Baheya Zeitoun was born and raised in Cairo, Egypt. She is a city-girl to the core, who is inspired by the noise, chaos and liveliness of city life. She considers herself to be a feminist writer, and is usually inclined to write more realistic fiction with female protagonists. And while she dabbles in both poetry and prose, she feels she is better suited for prose.
From a young age, Baheya started creating stories. At first it was to amuse herself, but as she grew she found putting words on a page/screen to be quite a liberating experience. Reflecting primarily on her own experiences, and drawing from them to build her characters, she began to develop multi-layered narratives. She finds solace when she loses herself in a gripping book, and hopes to one day write a story that would translate that same experience to her readers.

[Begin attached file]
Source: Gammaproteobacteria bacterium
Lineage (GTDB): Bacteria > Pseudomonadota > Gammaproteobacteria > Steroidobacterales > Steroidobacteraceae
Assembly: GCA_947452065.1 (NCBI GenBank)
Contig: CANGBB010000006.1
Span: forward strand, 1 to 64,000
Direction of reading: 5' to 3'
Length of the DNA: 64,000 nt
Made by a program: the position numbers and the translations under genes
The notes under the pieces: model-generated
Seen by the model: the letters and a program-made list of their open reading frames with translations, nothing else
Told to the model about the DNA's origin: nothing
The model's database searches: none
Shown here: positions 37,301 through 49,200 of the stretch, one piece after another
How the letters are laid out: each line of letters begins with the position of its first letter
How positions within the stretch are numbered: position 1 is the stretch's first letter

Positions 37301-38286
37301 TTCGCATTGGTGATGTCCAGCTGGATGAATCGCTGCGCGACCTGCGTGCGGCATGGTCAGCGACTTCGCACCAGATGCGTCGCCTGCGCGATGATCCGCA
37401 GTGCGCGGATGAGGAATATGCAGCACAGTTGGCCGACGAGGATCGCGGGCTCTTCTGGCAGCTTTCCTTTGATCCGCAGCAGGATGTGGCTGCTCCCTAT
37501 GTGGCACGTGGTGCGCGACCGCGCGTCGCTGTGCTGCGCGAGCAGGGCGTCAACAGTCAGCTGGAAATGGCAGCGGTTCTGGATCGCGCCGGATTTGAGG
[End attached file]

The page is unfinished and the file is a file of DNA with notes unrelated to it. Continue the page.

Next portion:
She is caught in the middle of a love triangle for the first time in her life, but only desires one man. As he grows distant, she seeks comfort in the unlikeliest places. All the while, trying to manage her uncertain financial situation and her career. It is a contemporary tale about a young writer and the struggles of independence in a 21st century metropolis.
on Oct. 06, 2015
The story presents an important message in a whimsical and entertaining manner. It is also interesting depiction of capitalist heartlessness. I thoroughly enjoyed it!
on July 01, 2016
Soliloquy begins beautifully with subtle intriguing description, but the reader is then suddenly bombarded by too many characters and useless character descriptions which serve no value to the plot. The author also adds some forced clichés, which hinder the narrative.
Soto created two replaceable characters with clear chemistry. Had the story only focused on them and the characters the impede their relationship, the story would have been more focused.
on May 12, 2017
A dark tale of cruel justice, describing a horrific form of vengeance against a deserving culprit. Written in a simple style, the story is thrilling as it is gory.